Producers Guild to Honor JJ Abrams with Norman Lear Award

Producers Guild just announded that “award-winning television and film producer and director J.J. Abrams will be honored with the 2013 Norman Lear Achievement Award in Television. The award will be presented to Abrams at the 24th Annual Producers Guild Awards ceremony on Saturday, January 26 at the Beverly Hilton Hotel in Los Angeles.”

More from the press release after the cut.

“J.J. Abrams has produced some of the most iconic and highest-rated television shows of the past decade and longer, series that have changed the landscape of television,” said Producers Guild Awards Chair Michael DeLuca. “His talent is astonishing, and through his commitment to ingenious storytelling, compelling characters and television programming of the highest quality, he truly lives up to this award’s namesake. We are so pleased to honor J.J. this year with the Norman Lear Achievement Award in Television.”

“It is an incredible honor to be asked to accept the Producers Guild Norman Lear Award, especially since Mr. Lear is one of my true heroes,” said Abrams. “I feel privileged to be included among the prestigious list of past recipients, and look forward to celebrating the work of my fellow producers in January.”

J.J. Abrams is the founder and President of Bad Robot Productions, which he runs with his producing partner Bryan Burk. Formed in 2001, Bad Robot is partnered with Paramount Pictures and Warner Bros. Studios and has produced films and television series such as CLOVERFIELD, STAR TREK, MORNING GLORY, SUPER 8, MISSION IMPOSSIBLE: GHOST PROTOCOL, ABC’s “Alias” and “Lost,” Fox’s “Fringe” and CBS’s “Person of Interest.”

Born in New York and raised in Los Angeles, Abrams attended Sarah Lawrence College where he co-wrote a treatment that became the basis for Disney’s TAKING CARE OF BUSINESS. In years following, he wrote or co-wrote such films as REGARDING HENRY, FOREVER YOUNG, ARMAGEDDON and JOY RIDE.

In 1998, Abrams co-created his first television series “Felicity” with collaborator and long-time friend Matt Reeves. Abrams served as Executive Producer for the series’ four-season run on The WB. Additionally, Abrams created and executive produced “Alias” for ABC and executive produced ABC’s “Lost” which he co-created with Damon Lindelof.

In 2006, Abrams directed his first feature film, MISSION IMPOSSIBLE: 3 His second feature directorial effort STAR TREK was released in May 2009. SUPER 8 written and directed by Abrams and produced by Abrams, Burk and Steven Spielberg, was released in June 2011. His most recent feature, the upcoming STAR TREK sequel, will be released in 2013.

In 2005, Abrams received Emmy Awards for Outstanding Directing in a Drama Series for the “Lost” pilot as well as Outstanding Drama Series for “Lost.” He also received Emmy nominations for his “Alias” and “Lost” pilot scripts. In addition, Abrams composed the theme music for “Alias,” “Fringe,” “Lost,” “Person of Interest” and “Revolution,” and he co-wrote the theme song for “Felicity.”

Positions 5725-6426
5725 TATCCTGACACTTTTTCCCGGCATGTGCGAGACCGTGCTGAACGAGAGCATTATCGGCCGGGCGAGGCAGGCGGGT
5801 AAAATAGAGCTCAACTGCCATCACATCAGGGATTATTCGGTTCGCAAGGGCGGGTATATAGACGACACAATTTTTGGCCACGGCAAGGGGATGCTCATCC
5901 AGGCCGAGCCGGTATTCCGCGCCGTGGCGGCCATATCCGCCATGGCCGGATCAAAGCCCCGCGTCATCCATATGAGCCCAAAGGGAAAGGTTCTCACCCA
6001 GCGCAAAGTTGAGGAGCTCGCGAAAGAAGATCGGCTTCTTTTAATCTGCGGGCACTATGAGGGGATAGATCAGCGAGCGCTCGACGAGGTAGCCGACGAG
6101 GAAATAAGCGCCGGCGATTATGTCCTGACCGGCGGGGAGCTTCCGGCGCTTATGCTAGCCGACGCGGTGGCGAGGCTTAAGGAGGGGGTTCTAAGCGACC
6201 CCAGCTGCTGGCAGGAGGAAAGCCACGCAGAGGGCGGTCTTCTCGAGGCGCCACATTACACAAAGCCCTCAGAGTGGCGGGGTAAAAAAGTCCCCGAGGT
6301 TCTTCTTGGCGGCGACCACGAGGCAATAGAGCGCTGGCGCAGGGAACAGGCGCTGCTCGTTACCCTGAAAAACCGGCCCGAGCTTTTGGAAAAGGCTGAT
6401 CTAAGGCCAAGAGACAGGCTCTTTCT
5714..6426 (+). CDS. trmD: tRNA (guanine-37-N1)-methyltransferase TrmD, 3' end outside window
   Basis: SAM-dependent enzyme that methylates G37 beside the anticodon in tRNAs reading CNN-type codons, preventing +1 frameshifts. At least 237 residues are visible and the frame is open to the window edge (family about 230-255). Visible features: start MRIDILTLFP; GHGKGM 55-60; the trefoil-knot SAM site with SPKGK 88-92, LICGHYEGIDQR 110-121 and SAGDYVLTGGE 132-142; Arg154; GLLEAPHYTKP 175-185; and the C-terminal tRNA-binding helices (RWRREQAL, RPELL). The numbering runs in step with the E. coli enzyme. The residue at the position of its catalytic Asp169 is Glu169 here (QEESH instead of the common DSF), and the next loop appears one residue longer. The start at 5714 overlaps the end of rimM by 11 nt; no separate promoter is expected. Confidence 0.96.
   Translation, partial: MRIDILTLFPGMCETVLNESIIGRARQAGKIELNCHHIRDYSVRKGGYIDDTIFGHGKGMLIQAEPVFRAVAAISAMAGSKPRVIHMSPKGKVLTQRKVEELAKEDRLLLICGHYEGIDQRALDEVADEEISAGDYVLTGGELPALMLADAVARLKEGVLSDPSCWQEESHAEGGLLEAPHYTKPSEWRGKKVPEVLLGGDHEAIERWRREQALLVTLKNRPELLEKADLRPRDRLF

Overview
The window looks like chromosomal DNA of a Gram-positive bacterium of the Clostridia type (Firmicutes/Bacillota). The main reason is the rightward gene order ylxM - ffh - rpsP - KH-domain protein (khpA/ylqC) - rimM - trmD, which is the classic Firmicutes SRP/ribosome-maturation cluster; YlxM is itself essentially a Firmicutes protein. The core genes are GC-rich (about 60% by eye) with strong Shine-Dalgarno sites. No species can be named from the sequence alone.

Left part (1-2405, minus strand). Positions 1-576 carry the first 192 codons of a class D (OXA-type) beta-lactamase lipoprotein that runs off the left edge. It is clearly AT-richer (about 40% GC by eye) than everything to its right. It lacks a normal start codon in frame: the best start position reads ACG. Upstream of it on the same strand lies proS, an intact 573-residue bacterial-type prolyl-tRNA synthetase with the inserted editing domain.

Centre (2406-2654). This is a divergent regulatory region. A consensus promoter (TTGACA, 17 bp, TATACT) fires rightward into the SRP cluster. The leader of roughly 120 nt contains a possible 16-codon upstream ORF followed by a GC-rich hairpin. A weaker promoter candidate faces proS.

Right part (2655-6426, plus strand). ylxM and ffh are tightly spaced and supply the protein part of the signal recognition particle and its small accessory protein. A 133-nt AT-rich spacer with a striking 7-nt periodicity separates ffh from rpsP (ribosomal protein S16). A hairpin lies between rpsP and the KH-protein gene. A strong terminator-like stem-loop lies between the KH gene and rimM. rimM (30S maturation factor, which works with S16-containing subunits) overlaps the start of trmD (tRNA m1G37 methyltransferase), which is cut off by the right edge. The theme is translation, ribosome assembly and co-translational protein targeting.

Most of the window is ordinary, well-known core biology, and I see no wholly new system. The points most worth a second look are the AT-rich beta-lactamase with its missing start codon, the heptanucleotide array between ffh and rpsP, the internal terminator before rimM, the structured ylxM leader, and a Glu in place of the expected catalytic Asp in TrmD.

Abrams presently serves as Executive Producer of CBS’s “Person of Interest,” Fox’s “Fringe” and NBC’s “Revolution.”

The 2012 recipient of the Norman Lear Award was Don Mischer. Previous recipients include Tom Hanks, Gary Goetzman, Dick Wolf, Jerry Bruckheimer, John Wells, Lorne Michaels, Bud Yorkin, Carsey-Werner-Mandabach, David L. Wolper, Don Hewitt, Garry K. Marshall, Aaron Spelling, Steven Bochco, David E. Kelley, Mark Burnett and, of course, Norman Lear.

2 Comments on this Post

  1. I’m not sure how they choose the recipients of this award. But whatever it is, Abrams totally deserves it. Cannot wait for the next Star Trek movie.

    Also, kind of a funny typo in the heading Sasha :P

  2. unlikely hood

    I’ll say it: Abrams’ TV resume feels a little thin for this award. I have no idea how involved he is in Fringe, Person of Interest, or Revolution; my sense is, not very. The two shows where he was truly showrunner – you know, the role Matt Weiner has on Mad Men, or Vince Gilligan on Breaking Bad, or Tina Fey on 30 Rock – were Felicity and Alias. They weren’t bad, but did they make you think – oo, let’s give this guy a career achievement award?

    Abrams continues to get way too much credit for Lost. That show was Damon Lindelof and Carlton Cuse. Lloyd Braun was shopping “Cast Away: The Show” around the networks, Abrams got wind of it and put in some mystery/supernatural elements and directed the pilot. Yes, his name helped get it done, but that wasn’t his baby.

    I like JJ Abrams. I look forward to his projects. I just think this award is about 10 years too early. Kinda like Obama’s Nobel Peace Prize. Some people are just born at the right time, I guess.

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